The Apple TV remote looks pretty but has an irritating UX:
- The up/down/left/right control is a single continuous circular ring. Thus, there is no tactile feedback as to when you've moved from e.g the 'up' region to the 'right' region. If I try to move too quickly between directions, I often end up pressing the wrong button.
- Compounding this problem, there is a button which occupies the entire center of the up/down/left/right ring whose function is 'select'. There is zero bevel separating the outer ring from this center button, so again, no tactile feedback whatsoever, and I routinely (accidentally) select something when I'm really trying to move up/down/left/right. This is irritating in a First World Problems sort of way, especially since there's a noticeable delay in opening the (accidentally selected) next screen, and in navigating back. (And for some reason, the back button is labeled 'menu', but let's ignore that for now.)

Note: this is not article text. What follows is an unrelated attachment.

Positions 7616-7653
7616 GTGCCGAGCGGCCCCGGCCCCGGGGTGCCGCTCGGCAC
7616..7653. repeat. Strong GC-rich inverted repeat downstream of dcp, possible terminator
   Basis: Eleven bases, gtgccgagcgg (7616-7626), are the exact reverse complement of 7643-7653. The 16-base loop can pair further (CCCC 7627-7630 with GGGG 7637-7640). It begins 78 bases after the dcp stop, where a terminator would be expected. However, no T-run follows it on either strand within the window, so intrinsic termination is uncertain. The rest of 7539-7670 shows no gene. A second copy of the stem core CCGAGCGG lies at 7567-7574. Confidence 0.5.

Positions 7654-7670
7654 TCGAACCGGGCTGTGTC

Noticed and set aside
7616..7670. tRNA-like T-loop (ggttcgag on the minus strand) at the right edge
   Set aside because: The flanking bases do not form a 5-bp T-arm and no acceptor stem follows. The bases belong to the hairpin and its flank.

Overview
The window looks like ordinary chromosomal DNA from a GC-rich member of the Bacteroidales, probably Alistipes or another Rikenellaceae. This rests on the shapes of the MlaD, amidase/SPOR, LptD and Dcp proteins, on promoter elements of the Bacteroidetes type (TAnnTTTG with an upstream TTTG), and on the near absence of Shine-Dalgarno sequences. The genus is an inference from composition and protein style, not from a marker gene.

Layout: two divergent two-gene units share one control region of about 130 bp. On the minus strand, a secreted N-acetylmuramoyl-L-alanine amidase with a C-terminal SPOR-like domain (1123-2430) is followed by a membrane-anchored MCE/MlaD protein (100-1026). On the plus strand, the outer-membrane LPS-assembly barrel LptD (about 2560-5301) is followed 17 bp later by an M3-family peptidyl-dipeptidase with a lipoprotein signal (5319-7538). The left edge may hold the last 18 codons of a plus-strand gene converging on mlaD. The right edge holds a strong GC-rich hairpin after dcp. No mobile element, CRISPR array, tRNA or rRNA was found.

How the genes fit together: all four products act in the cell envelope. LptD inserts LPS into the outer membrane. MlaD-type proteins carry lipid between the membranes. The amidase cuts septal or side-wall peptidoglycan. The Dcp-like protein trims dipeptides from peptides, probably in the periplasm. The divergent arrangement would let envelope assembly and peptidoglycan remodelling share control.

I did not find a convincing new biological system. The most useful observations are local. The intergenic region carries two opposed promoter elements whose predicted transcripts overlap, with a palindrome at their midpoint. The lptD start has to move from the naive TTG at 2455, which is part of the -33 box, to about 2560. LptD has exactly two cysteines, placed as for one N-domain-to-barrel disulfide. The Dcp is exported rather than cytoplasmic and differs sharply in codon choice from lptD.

To compensate, one has to either be overly deliberate or look down at the remote, which makes using the device more of an awkward, tiptoeing experience, rather than a natural extension of my hand. And if you've ever used the remote, now that I'm pointing it out, you're probably realizing you've had the same problem.
Unlike a trackpad, a remote like this is fundamentally a discrete input device, like a keyboard, which have bevels on the home keys for good reason. Making the remote feel smooth and continuous is inappropriate and hurts usability.
We can debate how best to fix this particular product. But I have a more fundamental question--how did this get into production? I made the above observations after about 2 minutes of using the device. I am quite sure the geniuses at Apple could have designed an equally pretty remote without these usability problems. (Personally, I'd remove the center button and add a bevel or channel separating the up/down/left/right regions.) Form has to follow function at some point. Was this just a case of brainlessly following some design rules ("prefer smooth to bevels") without actually thinking about the consequences for the user?
In many ways, good design is not hard. All you have to do is pay a modicum of attention.